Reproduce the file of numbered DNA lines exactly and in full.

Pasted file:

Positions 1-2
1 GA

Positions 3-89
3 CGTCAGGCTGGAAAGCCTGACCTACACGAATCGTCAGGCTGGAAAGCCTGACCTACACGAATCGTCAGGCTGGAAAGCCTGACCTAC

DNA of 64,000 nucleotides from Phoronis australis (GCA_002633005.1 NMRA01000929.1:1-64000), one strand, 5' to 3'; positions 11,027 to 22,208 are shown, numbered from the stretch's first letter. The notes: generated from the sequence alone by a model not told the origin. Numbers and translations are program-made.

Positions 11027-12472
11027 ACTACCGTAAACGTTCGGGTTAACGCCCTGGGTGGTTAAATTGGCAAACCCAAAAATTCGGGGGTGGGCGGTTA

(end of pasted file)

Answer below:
Positions 1-2
1 GA

Positions 3-89
3 CGTCAGGCTGGAAAGCCTGACCTACACGAATCGTCAGGCTGGAAAGCCTGACCTACACGAATCGTCAGGCTGGAAAGCCTGACCTAC

DNA of 64,000 nucleotides from Phoronis australis (GCA_002633005.1 NMRA01000929.1:1-64000), one strand, 5' to 3'; positions 11,027 to 22,208 are shown, numbered from the stretch's first letter. The notes: generated from the sequence alone by a model not told the origin. Numbers and translations are program-made.

Positions 11027-12472
11027 ACTACCGTAAACGTTCGGGTTAACGCCCTGGGTGGTTAAATTGGCAAACCCAAAAATTCGGGGGTGGGCGGTTA